Winnipeg Police Service
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|Winnipeg Police Service|
|Logo of the Winnipeg Police Service.|
|Legal personality||Governmental: Government agency|
|Elected officer responsible||The Honourable Andrew Swan, Minister of Justice and Attorney General|
|Agency executive||Devon Clunis, Chief of Police|
The Winnipeg Police Service is the police force of the city of Winnipeg, Manitoba, Canada.
When Winnipeg became a city in 1873, an election was held to select the city's new Mayor and Aldermen. Those appointed decided to hire city officials, including a Chief Constable. On February 23, 1874, John S. Ingram was appointed the first Chief of Police of Winnipeg.
During the 1919 Winnipeg General Strike, most of the force was replaced with 2000 better paid special constables for refusing to sign a declaration promising to not belong to a union or participate in a sympathy strike, even though they remained on duty during the strike. The union was thus broken, and Chris H. Newton became the acting Chief Constable.
In 1972, Winnipeg merged with its eight neighbouring communities, causing the amalgamation of the communities, but still having eight police services with different uniforms and radio channels. The Royal Canadian Mounted Police (RCMP) contract for Charleswood and Headingly was cancelled, and that area fell under the Inner City patrol area. On October 21, 1974, the amalgamation of the services was complete, and the remaining eight services formed into six districts. On January 1, 1975, all police officers in Winnipeg started to wear the same uniform with matching shoulder flashes that stated, "One, with the strength of many".
|Police Chief Constables
|Police Chief Constable||Years served|
|John S. Ingram||1874–1875|
|D. B. Murray||1875–1887|
|John C. McRae||1887–1911|
|Christopher H. Newton||1919–1934|
|Robert T. Taft||1953–1965|
|George S. Blow||1965–1970|
|Norman M. Stewart||1970–1974|
In the early 1990s, J.B. Dale Henry, a retired RCMP officer and former commander of the Manitoba "D" division, was selected as the first Chief of Police not from the service's own ranks. Henry was well respected amongst minorities and sought to change and improve the image of police in Winnipeg. One of the most noticeable changes was the name for police, from the Winnipeg Police Force (which it had been for 120 years), to the Winnipeg Police Service. Another change was the addition of the motto "Community Commitment".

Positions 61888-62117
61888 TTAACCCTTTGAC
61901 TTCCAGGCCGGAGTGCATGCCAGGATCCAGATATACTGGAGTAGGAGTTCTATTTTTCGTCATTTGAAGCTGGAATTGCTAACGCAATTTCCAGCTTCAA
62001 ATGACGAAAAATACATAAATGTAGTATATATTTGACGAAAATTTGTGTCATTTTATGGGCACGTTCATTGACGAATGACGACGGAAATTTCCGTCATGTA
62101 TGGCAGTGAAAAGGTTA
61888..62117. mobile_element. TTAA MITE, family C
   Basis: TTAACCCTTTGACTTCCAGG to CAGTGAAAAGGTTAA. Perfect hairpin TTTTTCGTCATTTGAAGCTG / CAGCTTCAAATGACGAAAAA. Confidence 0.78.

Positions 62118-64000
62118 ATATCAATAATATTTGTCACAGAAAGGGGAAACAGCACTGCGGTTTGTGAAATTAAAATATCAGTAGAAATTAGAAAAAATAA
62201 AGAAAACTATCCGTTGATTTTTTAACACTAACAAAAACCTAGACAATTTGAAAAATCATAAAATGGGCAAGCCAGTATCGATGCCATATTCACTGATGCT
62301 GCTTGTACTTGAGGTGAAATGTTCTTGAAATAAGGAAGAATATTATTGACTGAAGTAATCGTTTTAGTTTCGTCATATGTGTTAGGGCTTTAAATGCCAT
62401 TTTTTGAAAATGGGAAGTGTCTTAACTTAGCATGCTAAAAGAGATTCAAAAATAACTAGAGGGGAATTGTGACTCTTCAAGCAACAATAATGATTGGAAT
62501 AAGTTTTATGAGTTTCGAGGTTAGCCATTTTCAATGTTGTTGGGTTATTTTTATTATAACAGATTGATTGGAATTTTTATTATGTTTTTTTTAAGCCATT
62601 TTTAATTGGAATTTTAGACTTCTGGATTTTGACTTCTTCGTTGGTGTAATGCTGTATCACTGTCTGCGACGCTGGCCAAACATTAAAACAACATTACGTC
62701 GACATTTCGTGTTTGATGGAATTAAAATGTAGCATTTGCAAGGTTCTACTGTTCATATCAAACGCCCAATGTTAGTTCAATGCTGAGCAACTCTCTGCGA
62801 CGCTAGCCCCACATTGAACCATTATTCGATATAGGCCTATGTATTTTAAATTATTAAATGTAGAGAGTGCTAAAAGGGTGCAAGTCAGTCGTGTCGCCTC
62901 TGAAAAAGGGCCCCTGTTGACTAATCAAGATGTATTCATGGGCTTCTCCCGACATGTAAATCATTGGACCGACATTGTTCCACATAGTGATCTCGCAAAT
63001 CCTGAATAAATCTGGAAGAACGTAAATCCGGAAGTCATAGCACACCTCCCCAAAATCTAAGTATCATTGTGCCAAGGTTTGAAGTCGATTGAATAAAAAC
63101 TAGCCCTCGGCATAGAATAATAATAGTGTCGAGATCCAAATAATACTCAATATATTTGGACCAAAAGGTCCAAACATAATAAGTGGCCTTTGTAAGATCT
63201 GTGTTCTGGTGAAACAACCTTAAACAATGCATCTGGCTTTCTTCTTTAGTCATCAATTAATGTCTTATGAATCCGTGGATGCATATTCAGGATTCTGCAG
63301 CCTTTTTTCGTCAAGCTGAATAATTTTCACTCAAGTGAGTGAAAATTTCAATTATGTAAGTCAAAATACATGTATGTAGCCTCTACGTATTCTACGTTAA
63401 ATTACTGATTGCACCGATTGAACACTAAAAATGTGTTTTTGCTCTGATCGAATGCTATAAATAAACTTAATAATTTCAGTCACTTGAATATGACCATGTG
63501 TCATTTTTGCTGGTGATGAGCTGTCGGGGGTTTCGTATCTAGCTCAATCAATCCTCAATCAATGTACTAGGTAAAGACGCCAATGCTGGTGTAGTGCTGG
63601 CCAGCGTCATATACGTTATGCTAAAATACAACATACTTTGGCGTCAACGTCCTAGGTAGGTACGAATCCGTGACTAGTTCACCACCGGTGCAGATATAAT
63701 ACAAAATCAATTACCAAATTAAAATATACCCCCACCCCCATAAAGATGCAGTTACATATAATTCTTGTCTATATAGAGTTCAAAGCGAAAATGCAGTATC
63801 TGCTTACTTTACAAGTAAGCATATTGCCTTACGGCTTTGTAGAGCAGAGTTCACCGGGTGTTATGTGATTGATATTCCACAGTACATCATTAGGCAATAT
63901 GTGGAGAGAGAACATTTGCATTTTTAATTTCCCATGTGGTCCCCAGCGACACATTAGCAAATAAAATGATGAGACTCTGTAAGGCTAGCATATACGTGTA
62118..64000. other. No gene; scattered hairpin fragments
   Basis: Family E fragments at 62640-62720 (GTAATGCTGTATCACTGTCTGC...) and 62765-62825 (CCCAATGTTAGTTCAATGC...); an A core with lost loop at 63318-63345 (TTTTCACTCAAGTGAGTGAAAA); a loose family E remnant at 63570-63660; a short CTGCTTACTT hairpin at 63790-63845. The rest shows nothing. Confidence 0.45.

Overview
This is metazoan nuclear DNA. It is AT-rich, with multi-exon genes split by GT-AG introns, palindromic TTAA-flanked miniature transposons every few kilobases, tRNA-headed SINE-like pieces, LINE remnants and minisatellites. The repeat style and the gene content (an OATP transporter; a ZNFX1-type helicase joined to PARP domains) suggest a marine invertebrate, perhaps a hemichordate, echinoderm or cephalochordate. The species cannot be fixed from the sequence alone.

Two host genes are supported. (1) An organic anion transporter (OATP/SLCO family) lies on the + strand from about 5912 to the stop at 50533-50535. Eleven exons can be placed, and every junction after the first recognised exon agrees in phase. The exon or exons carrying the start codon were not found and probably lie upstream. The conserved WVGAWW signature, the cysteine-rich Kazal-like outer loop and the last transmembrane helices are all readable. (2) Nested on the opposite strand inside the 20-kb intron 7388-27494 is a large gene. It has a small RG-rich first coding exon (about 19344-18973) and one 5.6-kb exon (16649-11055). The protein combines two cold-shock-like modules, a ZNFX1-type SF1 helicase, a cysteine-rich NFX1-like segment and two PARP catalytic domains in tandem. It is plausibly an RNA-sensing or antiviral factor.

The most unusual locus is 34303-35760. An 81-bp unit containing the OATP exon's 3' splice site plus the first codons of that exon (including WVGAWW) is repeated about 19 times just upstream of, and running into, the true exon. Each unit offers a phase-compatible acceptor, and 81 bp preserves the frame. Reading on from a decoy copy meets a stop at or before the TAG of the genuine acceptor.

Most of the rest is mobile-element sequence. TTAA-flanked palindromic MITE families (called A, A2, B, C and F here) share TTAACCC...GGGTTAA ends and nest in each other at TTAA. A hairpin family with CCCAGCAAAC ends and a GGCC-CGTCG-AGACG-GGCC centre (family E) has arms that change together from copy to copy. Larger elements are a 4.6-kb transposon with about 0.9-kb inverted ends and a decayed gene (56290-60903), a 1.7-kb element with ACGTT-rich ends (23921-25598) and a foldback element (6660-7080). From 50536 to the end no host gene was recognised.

Henry also changed the department crest to the one known today and pictured above. The 13 golden stars on the badge represent the 13 communities that came together to form Winnipeg during the amalgamation in the 1970s, and the crocus is the Provincial flower.
The Winnipeg Police Service is headed by Chief of Police Devon Clunis appointed November 2, 2012, succeeding Keith McCaskill. McCaskill became Chief on December 10, 2007, replacing retired Jack Ewatski The two Deputy Chiefs are Shelley Hart and Art Stannard. The service has 2500 officers of which approximately half are on the front lines or known as, General Patrol (Uniform Operations). The WPS also has over 510 civilian workers.
The City of Winnipeg is divided into four policing districts: Downtown, West, North and East. Each district contains several generalized and specialized police units.
Specialized units include:
- Bicycle Patrol Unit
- Bomb Disposal Unit
- Canine Unit
- Central Traffic Unit
- Crowd Management Unit
- Photo Enforcement Unit
- Pawn Unit
- River Patrol Unit
- Underwater Search & Recovery Unit
- Victim Services Unit
- Street Crime Unit
- Tactical Support Team (TST) – formerly the part-time Emergency Response Unit (ERU) made up of officers trained for special circumstances, such as hostage situations, armed and barricaded incidents and search warrants.
- Training Unit – Includes, police vehicle operations instructors, policy and law instructors, firearms instructors, and use of force instructors – located at the WPS Training Academy